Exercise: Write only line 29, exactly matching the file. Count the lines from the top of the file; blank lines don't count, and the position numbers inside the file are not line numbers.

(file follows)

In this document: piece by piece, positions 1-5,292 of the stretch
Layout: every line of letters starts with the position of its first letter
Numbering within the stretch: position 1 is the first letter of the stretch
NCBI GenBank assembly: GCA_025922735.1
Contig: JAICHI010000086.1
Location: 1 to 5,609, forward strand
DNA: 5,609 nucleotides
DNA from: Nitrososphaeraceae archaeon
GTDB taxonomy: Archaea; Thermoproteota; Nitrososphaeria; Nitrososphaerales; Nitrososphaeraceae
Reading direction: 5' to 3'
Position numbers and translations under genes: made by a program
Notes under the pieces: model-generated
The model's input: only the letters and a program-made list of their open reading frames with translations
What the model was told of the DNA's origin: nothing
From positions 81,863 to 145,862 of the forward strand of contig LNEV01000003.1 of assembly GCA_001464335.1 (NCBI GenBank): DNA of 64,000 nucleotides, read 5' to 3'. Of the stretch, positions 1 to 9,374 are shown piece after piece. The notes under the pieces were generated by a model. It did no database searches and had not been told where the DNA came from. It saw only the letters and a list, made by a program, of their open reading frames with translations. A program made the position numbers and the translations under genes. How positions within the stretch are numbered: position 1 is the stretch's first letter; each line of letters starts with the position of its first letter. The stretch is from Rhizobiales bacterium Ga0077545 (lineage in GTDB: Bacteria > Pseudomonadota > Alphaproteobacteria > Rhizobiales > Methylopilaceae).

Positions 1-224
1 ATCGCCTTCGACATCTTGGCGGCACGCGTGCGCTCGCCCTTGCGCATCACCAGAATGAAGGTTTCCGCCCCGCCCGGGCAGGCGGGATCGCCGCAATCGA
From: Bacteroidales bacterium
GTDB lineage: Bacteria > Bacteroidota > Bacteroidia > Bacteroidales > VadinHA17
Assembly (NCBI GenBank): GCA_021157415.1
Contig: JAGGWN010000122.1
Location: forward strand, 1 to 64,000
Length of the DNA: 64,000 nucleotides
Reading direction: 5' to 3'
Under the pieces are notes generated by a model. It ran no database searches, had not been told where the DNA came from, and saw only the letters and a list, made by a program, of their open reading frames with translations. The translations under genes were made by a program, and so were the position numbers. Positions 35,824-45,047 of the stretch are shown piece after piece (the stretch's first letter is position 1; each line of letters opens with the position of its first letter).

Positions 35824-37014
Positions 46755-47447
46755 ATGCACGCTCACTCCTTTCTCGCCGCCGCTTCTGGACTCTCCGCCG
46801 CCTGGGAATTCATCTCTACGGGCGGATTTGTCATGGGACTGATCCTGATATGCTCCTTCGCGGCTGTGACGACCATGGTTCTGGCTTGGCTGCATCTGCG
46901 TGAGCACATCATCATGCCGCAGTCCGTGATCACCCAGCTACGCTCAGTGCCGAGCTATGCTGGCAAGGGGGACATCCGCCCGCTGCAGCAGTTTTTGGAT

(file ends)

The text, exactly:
46801 CCTGGGAATTCATCTCTACGGGCGGATTTGTCATGGGACTGATCCTGATATGCTCCTTCGCGGCTGTGACGACCATGGTTCTGGCTTGGCTGCATCTGCG